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THE LIFE OF EDWARD LORD HERBERT OF CHERBURY.
WRITTEN BY HIMSELF.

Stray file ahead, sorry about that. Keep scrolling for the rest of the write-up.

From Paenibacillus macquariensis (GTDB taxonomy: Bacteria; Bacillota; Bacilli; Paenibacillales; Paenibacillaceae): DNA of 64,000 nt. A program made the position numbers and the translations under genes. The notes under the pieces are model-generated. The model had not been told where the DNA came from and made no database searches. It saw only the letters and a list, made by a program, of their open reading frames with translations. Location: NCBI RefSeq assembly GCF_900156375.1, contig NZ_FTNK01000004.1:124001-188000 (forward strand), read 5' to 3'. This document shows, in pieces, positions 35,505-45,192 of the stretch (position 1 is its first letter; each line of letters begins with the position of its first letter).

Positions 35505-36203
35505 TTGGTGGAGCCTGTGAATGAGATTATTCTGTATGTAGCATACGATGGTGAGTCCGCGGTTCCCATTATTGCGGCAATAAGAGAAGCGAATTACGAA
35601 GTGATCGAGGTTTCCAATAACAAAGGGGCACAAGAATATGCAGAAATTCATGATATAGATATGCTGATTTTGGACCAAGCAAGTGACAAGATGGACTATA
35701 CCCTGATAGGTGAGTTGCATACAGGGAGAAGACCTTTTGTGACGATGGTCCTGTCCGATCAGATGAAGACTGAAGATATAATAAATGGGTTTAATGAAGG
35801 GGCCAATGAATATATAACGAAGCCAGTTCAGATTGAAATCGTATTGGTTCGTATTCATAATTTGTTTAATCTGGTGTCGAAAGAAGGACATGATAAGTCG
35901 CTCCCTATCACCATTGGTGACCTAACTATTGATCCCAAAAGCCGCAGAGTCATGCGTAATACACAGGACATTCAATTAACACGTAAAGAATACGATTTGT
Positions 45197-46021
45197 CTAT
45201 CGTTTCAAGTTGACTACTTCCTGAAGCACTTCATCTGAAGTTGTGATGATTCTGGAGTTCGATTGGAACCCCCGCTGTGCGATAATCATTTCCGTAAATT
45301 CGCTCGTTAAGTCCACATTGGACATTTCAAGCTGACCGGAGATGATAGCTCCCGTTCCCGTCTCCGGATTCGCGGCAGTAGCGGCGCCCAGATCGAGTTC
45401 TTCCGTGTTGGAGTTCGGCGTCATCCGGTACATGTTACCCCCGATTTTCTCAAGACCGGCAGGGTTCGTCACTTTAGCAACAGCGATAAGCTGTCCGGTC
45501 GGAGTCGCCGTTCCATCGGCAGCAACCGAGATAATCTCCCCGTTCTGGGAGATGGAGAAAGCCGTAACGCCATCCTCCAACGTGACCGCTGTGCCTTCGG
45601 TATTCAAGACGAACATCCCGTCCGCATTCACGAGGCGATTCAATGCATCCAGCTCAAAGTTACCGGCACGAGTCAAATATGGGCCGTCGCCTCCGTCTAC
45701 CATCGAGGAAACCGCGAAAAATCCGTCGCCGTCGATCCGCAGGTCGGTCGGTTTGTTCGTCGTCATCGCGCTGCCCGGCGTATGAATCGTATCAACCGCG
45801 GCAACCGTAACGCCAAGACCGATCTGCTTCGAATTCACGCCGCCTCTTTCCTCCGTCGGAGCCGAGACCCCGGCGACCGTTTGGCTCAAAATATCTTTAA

· The Earle after this, coming with his brother to Edgcot field as is before set down, after he had put his men in order to fight, found his brother Sir Richard Herbert in the head of his men, leaning upon his poll-ax in a kind of sad or pensive manner, whereupon the Earle said, what doth thy great body (for he was higher by the head than any one in the army) apprehend any thing that thou art so melancholy, or art thou weary with marching, that thou doest lean thus upon thy poll-ax? Sir Richard replyed, that he was neither of both, whereof he should see the proof presently: Only I cannot but apprehend on your part, least the curse of the woman with the woollen beads fall upon you. This Sir Richard Herbert lyeth buried in Abergavenny in a sumptuous monument for those times, which still remains, whereas his brother the Earle of Pembrook being buried in Tintirne abbey, his monument together with the church lye now wholly defaced and ruined. This Earle of Pembrook had a younger son which had a daughter which married the eldest son of the Earle of Worcester, who carried away the fair castle of Ragland with many thousand pounds yearly from the heir male of that house, which was the second son of the said Earle of Pembrook, and ancestor of the family of St. Gillians, whose daughter and heir I after married, as shall be told in its place. And here it is very remarkable, that the younger sons of the said Earle of Pembrook, and Sir R. Herbert left their posterity after them who in the person of myself and my wife united both houses again, which is the more memorable that when the said Earle of Pembrook, and Sir R. Herbert were taken prisoners in defending the just cause of Edward iv. at the battle abovesaid, the Earle never intreated that his own life might be saved, but his brother's, as it appears by the said history. So that joyning of both houses together in my posterity, ought to produce a perpetual obligation of friendship and mutual love in them one to another, since by these two brothers, so brave an example thereof was given, as seeming not to live or die but for one another.